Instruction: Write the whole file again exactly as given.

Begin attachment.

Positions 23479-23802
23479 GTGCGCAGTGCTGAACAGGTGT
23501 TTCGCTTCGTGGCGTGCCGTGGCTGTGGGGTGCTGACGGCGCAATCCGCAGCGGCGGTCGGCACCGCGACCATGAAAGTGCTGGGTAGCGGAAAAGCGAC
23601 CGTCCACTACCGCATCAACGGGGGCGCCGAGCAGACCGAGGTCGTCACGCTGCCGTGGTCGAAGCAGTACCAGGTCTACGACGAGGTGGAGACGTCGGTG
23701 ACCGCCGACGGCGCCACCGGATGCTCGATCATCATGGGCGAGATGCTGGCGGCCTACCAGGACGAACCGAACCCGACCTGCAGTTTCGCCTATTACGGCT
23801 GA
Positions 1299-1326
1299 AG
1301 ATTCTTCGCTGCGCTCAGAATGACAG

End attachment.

Positions 23479-23802
23479 GTGCGCAGTGCTGAACAGGTGT
23501 TTCGCTTCGTGGCGTGCCGTGGCTGTGGGGTGCTGACGGCGCAATCCGCAGCGGCGGTCGGCACCGCGACCATGAAAGTGCTGGGTAGCGGAAAAGCGAC
23601 CGTCCACTACCGCATCAACGGGGGCGCCGAGCAGACCGAGGTCGTCACGCTGCCGTGGTCGAAGCAGTACCAGGTCTACGACGAGGTGGAGACGTCGGTG
23701 ACCGCCGACGGCGCCACCGGATGCTCGATCATCATGGGCGAGATGCTGGCGGCCTACCAGGACGAACCGAACCCGACCTGCAGTTTCGCCTATTACGGCT
23801 GA
Positions 1299-1326
1299 AG
1301 ATTCTTCGCTGCGCTCAGAATGACAG